Currently, the polarisation between the majority Meitei, and the other tribal communities, in Manipur appears total and irreconcilable. Notwithstanding the peace moves by the central authorities, fresh outbreaks of violence continue. Relocation of the two communities is taking place vigorously with parts of the State being designated as Meitei and Kuki, respectively. The demand for a separate administration as a prelude to the division of the State along these lines is currently gaining momentum.
The State Government — more specifically, the Chief Minister — has come under severe attack by the Kuki tribals for the ongoing violence. This is accompanied by accusations that the police are siding with the Meitei attackers. Meitei elements, in turn, have threatened to form a ‘civilian defence force’ to protect their people against attacks by Kuki militants. Old issues are being resurrected, such as the burning of the historic Centenary Gate in Leisang village by Meitei miscreants, thus sharpening the divide. Demands for the dismissal of the State government and the imposition of President’s rule under Article 356 of the Constitution, alongside a demand by tribal groups such as the Kukis-Chins-Mizos-Zomis, urging the Centre to give the region inhabited by them a separate administration, are being vociferously raised.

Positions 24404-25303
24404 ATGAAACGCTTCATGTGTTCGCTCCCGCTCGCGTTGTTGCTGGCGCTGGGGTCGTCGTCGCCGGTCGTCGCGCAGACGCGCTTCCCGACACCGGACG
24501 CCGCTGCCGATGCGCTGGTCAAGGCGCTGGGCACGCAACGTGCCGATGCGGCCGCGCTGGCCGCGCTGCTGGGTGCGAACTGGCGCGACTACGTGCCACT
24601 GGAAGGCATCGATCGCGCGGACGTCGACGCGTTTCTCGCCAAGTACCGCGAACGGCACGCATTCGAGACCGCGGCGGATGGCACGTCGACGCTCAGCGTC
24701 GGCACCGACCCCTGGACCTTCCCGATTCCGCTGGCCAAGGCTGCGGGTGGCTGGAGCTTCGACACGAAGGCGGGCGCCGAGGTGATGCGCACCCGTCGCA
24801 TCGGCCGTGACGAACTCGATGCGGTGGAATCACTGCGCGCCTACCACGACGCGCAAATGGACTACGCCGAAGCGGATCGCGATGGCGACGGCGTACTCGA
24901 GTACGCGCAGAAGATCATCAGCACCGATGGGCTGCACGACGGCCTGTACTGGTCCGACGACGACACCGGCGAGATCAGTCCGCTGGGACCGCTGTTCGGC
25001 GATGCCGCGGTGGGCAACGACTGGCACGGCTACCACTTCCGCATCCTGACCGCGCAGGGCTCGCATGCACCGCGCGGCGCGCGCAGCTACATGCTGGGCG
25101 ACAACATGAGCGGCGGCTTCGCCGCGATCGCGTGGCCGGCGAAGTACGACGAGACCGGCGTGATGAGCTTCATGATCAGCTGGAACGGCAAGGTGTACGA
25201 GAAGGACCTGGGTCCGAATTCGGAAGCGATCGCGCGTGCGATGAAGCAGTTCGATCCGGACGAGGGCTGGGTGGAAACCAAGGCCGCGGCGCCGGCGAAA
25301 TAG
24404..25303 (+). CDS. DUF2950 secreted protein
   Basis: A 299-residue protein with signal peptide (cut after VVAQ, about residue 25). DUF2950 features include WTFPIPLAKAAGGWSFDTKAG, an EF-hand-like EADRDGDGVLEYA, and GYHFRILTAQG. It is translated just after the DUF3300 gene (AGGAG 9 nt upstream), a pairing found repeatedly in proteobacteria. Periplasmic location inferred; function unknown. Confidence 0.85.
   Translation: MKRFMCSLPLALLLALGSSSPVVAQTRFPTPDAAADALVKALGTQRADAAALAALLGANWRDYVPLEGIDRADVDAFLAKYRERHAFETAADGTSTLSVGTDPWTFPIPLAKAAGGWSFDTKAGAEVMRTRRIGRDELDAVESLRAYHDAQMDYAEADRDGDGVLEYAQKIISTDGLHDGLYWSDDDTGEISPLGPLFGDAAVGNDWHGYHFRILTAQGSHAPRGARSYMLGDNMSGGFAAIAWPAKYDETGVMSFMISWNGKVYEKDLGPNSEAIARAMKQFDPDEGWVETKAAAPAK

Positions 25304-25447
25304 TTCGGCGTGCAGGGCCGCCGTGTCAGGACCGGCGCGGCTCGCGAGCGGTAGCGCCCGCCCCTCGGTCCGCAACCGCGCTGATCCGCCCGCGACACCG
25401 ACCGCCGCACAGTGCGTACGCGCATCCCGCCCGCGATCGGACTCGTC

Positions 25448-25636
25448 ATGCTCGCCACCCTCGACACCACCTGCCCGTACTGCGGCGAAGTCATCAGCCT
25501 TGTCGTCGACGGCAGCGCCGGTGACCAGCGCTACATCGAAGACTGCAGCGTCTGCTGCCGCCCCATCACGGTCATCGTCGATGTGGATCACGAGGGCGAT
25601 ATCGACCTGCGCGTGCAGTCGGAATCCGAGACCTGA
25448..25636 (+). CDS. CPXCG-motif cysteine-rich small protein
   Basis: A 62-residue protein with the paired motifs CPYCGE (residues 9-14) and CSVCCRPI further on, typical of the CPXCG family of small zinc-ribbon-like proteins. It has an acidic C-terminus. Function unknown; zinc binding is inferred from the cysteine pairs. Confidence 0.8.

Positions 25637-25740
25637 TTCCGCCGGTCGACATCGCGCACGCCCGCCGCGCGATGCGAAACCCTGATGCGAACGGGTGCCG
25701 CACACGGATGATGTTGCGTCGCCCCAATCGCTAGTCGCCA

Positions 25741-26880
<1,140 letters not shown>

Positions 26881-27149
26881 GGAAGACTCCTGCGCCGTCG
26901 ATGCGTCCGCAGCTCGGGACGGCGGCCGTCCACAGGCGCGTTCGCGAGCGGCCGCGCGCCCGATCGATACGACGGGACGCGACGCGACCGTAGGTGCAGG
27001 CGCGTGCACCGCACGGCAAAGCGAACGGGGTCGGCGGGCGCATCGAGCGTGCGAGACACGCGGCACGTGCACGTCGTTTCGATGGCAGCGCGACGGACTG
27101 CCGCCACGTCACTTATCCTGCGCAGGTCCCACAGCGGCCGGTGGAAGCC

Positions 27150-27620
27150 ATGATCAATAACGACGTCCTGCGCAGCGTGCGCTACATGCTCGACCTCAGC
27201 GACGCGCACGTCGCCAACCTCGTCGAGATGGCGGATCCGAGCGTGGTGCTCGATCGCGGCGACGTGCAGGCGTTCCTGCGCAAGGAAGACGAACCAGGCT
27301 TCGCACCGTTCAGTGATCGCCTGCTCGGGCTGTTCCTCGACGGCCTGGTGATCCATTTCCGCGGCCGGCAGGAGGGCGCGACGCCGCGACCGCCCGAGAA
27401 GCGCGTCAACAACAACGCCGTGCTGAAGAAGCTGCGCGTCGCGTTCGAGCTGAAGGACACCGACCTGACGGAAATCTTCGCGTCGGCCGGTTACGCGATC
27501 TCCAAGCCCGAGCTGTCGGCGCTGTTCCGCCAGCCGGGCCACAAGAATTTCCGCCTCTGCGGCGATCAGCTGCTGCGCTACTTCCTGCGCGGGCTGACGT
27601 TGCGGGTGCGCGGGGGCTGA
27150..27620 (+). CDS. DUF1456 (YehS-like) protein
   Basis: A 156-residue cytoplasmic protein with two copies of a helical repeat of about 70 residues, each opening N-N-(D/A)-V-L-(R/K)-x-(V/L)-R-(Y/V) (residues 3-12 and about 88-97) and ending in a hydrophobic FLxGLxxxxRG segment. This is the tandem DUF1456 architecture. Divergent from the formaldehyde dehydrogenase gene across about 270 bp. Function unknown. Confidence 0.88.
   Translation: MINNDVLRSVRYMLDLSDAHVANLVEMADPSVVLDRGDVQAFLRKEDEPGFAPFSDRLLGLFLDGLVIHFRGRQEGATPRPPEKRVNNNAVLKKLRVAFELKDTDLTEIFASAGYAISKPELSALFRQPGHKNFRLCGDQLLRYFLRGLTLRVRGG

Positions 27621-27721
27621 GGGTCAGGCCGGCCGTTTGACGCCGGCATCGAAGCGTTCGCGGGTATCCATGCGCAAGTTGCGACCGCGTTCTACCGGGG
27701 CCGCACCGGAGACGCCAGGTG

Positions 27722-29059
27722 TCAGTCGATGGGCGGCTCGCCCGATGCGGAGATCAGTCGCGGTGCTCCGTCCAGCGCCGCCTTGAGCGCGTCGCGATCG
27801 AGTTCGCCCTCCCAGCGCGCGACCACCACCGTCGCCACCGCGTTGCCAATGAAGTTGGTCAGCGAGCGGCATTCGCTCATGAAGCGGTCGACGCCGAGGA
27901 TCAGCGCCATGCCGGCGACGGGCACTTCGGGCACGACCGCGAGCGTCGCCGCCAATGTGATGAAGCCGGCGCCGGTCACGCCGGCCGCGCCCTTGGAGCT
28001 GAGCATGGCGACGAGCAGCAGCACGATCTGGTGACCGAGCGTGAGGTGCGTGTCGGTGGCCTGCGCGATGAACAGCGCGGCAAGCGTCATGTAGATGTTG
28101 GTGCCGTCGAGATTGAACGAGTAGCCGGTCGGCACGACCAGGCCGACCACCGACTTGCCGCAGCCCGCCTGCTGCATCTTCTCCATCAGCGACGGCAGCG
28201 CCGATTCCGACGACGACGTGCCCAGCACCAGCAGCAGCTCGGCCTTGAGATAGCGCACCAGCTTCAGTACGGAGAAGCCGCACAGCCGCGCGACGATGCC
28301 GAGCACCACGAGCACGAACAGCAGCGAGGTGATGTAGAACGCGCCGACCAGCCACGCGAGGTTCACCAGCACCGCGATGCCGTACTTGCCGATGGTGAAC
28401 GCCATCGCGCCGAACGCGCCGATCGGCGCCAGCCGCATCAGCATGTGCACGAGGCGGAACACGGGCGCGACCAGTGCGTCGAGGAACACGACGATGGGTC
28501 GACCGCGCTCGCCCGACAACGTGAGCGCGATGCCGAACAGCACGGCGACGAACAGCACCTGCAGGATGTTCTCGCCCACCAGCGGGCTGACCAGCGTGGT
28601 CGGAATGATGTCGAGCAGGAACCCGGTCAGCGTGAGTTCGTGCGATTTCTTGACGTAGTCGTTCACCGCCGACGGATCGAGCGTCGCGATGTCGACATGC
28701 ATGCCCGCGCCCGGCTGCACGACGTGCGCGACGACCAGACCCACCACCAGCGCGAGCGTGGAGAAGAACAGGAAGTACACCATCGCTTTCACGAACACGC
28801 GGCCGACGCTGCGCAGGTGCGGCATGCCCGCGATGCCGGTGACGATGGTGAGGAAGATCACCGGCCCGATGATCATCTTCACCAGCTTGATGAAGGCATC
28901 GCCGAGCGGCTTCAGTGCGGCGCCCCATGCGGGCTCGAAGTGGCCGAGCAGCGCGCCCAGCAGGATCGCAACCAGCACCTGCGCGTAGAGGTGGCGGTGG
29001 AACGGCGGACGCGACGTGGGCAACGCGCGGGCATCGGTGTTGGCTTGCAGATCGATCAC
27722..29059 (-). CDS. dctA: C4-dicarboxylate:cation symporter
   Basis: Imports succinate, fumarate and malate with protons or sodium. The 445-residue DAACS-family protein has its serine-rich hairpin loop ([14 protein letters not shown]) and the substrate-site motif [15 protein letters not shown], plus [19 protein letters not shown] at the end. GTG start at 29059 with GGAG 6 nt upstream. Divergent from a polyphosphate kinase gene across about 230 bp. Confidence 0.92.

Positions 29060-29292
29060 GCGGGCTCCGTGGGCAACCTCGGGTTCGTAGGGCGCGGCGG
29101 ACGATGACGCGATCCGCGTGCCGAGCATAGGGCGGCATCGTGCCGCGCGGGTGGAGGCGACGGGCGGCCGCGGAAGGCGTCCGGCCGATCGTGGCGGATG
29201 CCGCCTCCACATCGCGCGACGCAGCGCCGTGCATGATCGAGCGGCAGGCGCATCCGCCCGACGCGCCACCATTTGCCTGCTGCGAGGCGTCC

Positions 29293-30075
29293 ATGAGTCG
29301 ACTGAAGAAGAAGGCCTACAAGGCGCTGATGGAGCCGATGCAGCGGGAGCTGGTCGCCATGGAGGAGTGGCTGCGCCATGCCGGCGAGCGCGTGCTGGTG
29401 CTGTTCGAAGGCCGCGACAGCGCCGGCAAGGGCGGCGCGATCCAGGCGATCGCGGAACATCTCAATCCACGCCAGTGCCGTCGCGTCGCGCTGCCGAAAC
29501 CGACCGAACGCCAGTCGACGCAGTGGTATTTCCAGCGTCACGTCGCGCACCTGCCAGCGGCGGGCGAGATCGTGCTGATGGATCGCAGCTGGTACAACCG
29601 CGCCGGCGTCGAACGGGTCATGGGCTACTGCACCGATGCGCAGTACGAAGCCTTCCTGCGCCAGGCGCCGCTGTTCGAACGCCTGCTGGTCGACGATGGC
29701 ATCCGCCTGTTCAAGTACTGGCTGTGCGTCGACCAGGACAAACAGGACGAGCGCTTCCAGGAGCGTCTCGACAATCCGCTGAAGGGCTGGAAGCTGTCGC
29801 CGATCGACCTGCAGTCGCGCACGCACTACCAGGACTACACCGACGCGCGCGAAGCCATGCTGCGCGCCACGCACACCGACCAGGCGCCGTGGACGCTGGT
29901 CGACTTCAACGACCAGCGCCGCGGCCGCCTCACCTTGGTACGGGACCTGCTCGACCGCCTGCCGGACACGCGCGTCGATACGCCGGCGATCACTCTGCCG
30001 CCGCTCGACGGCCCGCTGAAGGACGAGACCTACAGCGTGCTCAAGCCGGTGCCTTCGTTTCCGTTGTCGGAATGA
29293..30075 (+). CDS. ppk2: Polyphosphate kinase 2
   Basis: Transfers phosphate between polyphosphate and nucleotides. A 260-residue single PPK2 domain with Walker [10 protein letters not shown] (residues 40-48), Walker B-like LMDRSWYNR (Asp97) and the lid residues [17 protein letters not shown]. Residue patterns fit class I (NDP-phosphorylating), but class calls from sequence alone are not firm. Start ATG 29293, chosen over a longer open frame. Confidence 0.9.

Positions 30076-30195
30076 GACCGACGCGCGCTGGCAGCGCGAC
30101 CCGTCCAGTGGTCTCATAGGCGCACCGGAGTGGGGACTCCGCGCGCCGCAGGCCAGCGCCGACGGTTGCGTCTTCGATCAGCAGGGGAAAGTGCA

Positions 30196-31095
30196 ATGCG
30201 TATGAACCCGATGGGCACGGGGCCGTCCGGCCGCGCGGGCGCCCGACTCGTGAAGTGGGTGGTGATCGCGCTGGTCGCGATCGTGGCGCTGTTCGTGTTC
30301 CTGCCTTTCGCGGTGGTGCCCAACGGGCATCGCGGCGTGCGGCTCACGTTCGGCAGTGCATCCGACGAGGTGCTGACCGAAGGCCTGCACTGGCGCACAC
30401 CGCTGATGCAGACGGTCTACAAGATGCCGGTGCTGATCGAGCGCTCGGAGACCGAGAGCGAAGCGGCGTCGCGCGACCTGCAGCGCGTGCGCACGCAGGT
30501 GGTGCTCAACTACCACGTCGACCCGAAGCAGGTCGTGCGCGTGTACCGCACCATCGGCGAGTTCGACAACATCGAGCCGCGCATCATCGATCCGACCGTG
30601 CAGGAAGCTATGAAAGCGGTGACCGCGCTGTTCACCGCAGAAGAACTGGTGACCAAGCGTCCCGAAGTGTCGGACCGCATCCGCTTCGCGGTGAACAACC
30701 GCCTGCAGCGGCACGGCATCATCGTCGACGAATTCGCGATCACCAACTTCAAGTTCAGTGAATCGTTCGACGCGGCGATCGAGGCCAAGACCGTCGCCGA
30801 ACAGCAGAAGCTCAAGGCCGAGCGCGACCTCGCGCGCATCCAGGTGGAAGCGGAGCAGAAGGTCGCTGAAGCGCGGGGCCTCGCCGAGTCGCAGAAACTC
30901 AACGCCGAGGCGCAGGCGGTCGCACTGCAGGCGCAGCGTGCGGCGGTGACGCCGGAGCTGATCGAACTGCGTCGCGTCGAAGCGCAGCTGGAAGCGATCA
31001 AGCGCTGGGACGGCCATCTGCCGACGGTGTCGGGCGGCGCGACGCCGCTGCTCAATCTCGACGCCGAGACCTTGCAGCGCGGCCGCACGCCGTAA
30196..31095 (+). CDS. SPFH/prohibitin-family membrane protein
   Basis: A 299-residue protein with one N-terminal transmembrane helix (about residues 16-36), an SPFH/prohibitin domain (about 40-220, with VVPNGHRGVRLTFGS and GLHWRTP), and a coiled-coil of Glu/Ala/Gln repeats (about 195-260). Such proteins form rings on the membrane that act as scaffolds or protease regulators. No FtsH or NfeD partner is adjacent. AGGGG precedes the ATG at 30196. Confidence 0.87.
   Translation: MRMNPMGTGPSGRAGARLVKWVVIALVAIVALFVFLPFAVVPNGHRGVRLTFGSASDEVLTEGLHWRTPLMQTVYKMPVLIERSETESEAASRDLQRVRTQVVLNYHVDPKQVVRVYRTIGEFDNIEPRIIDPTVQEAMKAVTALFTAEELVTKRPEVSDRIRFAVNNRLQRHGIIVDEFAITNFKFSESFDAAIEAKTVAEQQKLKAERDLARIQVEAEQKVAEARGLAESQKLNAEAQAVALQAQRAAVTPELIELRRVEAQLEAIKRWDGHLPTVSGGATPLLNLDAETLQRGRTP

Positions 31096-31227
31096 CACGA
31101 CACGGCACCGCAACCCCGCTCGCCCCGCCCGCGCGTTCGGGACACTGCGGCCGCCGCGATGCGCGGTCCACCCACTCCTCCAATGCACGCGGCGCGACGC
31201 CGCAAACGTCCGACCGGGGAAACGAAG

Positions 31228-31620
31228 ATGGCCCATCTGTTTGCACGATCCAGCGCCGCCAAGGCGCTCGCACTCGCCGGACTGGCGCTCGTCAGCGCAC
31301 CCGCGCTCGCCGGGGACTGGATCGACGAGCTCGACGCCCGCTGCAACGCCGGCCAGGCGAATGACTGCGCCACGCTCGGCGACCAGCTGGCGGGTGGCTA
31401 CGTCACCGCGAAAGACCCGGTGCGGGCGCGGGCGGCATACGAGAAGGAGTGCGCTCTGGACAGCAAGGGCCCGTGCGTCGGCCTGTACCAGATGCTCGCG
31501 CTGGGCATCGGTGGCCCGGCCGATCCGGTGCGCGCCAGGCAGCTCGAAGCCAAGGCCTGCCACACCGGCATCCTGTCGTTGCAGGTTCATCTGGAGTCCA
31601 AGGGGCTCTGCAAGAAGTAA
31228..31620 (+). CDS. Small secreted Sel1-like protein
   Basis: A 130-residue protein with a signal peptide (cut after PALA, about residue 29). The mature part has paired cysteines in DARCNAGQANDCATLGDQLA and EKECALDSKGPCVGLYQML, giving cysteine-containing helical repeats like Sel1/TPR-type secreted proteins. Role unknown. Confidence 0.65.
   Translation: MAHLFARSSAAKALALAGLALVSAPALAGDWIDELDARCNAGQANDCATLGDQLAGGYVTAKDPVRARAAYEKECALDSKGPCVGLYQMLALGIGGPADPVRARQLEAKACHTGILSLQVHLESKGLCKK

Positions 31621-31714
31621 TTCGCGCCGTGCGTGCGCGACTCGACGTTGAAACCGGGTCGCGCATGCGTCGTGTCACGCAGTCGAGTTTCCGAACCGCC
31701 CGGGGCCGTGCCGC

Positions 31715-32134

Weighing in on the solutions
The Home Minister, Amit Shah’s recent visit to Manipur promised much, but it is highly uncertain whether the solutions that he has proposed — which is the standard prescription in all such situations — are the right ones at this time. His announcement of a judicial probe into the ethnic violence and of a three-member committee headed by a judge has been well received. His proposal for the creation of a unified command to oversee security in the State, however, appears draconian in the prevailing circumstances. The announcement of a Central Bureau of Investigation inquiry into specific incidents of violence is a welcome measure. However, changing the Director General of Police, who belongs to the Kuki tribe, on grounds of ineffectiveness may only serve to heighten the gap between the warring Meitei and Kuki communities.
Saner voices must take the lead
What is needed at this time is for saner voices to play a leading role. Notwithstanding the fact that the northeast has been spared serious violence for some years now, the reality is that it is still a volatile region. It is in the process of changing and adapting to newer circumstances. What the Centre needs to achieve is an ‘optimal positioning’ even if it may seem like giving far too many concessions. Delhi is on test as to how it would adjust or react to the new situation that has presented itself — this demands innovative thinking. Even as States in the region crave greater autonomy, the process of achieving a proper equilibrium requires both sensitivity and ‘out of the box’ thinking.